Salmon wasn’t the only thing on the menu during the Norwegian royal couple’s state visit to Chile that ended over the weekend. In addition to controversially opening doors for more Norwegian salmon-farming players in Chile, they came bearing gifts and oversaw the pending return of items taken from Rapa Nui (Easter Island) during Norwegian explorer Thor Heyerdahl’s expedition more than 60 years ago.
Thor Heyerdahl Jr was along for the ceremony to mark how items including skulls, skeletons, a stone wheel and stone axe will be returned after being taken as part of his father’s research on navigation, migration and settlement of the islands that lie 3,500 kilometers off Chile’s Pacific coast. King Harald, when he was still a young crown prince, had bid Heyerdahl farewell when he sailed from Oslo as the expedition began in 1955.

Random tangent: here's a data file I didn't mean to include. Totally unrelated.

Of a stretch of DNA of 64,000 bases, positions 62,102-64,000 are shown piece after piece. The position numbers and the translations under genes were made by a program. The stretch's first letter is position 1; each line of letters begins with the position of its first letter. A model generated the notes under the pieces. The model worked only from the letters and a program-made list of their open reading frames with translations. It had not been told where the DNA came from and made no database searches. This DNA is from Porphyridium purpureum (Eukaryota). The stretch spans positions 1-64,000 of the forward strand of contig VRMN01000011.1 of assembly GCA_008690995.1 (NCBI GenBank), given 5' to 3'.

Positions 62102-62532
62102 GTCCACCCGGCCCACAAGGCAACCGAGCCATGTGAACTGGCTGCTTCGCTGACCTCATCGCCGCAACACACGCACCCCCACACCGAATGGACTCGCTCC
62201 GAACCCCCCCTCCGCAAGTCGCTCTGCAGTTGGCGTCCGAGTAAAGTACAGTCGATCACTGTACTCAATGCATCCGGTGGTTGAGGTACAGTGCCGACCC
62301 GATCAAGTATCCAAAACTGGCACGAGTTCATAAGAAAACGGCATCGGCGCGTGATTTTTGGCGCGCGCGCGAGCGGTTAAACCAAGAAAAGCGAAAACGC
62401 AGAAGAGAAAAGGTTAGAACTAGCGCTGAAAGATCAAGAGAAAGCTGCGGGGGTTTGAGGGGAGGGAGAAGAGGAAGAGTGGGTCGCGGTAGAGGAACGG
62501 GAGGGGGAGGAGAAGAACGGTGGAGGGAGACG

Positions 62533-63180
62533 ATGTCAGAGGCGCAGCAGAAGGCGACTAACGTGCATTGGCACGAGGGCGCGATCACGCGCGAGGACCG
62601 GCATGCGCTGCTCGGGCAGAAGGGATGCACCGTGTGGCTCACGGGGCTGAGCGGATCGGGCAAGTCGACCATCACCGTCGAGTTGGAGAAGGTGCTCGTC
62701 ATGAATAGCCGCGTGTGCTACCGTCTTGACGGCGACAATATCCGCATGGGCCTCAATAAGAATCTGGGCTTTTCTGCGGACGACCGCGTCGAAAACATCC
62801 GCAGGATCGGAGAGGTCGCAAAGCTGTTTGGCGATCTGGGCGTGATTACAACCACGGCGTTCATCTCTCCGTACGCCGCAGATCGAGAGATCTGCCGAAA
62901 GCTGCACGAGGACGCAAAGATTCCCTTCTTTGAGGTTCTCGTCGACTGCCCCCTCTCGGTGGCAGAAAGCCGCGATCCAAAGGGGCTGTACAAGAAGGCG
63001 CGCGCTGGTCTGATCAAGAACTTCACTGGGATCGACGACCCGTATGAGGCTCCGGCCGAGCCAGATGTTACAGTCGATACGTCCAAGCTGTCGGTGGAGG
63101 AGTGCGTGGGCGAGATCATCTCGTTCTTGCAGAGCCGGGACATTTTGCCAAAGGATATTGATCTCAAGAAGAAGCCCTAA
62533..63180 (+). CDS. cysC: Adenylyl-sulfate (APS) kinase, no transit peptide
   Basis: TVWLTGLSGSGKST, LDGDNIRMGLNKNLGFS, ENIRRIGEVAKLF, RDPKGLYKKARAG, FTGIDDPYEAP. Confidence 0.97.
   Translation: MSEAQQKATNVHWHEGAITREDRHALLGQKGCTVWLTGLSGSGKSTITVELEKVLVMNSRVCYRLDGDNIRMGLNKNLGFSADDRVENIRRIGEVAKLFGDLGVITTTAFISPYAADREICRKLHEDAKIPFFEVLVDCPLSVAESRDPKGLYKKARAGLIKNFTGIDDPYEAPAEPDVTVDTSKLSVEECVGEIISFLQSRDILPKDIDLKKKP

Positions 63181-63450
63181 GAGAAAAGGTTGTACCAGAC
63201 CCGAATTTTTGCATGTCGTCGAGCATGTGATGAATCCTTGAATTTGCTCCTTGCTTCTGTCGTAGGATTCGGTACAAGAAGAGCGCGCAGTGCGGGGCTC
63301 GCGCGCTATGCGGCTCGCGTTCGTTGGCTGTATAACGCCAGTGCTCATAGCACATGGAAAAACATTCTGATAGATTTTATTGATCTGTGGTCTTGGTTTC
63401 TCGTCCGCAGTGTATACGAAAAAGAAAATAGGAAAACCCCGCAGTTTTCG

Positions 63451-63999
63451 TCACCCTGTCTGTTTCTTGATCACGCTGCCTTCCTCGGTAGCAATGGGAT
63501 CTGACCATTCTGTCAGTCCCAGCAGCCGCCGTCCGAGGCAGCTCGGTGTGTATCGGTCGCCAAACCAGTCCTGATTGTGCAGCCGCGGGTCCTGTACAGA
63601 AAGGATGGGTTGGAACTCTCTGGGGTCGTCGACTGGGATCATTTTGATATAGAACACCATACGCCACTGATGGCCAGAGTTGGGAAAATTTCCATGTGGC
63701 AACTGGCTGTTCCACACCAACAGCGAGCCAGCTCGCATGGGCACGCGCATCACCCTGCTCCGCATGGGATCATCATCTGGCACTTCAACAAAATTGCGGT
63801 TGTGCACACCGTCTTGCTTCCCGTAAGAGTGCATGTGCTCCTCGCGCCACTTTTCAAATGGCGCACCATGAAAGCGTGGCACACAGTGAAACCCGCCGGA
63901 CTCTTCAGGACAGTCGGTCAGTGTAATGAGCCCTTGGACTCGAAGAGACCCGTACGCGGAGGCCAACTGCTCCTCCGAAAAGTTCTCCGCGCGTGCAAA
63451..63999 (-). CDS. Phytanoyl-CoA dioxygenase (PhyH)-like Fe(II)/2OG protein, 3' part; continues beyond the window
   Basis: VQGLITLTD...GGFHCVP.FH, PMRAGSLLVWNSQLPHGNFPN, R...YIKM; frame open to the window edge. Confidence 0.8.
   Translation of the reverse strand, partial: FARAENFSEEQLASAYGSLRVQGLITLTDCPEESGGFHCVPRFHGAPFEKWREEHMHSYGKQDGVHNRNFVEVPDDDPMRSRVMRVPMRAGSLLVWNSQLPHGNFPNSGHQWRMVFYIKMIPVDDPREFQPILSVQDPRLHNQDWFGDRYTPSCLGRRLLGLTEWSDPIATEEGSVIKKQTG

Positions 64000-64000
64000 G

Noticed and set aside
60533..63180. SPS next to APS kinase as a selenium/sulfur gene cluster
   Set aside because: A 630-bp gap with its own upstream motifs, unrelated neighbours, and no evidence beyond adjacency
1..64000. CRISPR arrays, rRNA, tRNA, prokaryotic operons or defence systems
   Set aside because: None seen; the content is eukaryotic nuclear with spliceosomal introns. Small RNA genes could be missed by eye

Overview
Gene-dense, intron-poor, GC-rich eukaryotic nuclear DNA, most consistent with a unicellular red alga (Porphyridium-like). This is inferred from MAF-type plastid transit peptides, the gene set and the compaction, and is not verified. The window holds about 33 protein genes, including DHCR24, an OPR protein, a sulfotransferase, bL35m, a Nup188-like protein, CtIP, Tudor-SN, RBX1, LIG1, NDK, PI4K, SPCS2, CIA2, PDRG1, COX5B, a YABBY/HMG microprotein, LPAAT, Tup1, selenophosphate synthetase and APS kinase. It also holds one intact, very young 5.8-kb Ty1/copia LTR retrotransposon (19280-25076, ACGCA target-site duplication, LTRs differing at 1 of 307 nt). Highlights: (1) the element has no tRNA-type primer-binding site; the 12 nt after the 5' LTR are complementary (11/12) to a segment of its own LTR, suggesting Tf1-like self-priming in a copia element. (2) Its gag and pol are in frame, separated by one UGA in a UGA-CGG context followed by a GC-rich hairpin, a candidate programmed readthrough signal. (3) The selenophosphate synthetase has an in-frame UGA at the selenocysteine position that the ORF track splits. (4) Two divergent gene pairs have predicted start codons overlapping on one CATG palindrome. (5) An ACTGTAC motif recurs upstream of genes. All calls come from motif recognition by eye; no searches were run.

The actual return of the ancient items to the people of Rapa Nui will take place after all protocols are signed and they can be shipped to Santiago. From there, they’ll eventually be sent on to Rapa Nui, which up to now hasn’t had a facility on the island able to receive them.
King Harald and Queen Sonja, who were met by demonstrators opposing Norwegian salmon farmers in Chile, received a warm welcome in Santiago and at the ceremony. King Harald also had a gift from the Kon-Tiki Museum in Oslo that Heyerdahl founded to house his rafts and collections. The gift “was small enough to fit in the king’s pocket,” wrote museum leaders in newspaper Aftenposten last week: a harddisc containing the 1,822 photos that Thor Heyerdahl took during his many trips to Rapa Nui. The king and queen have also visited the island with its iconic statues, on a private trip over the Easter holidays in 2014.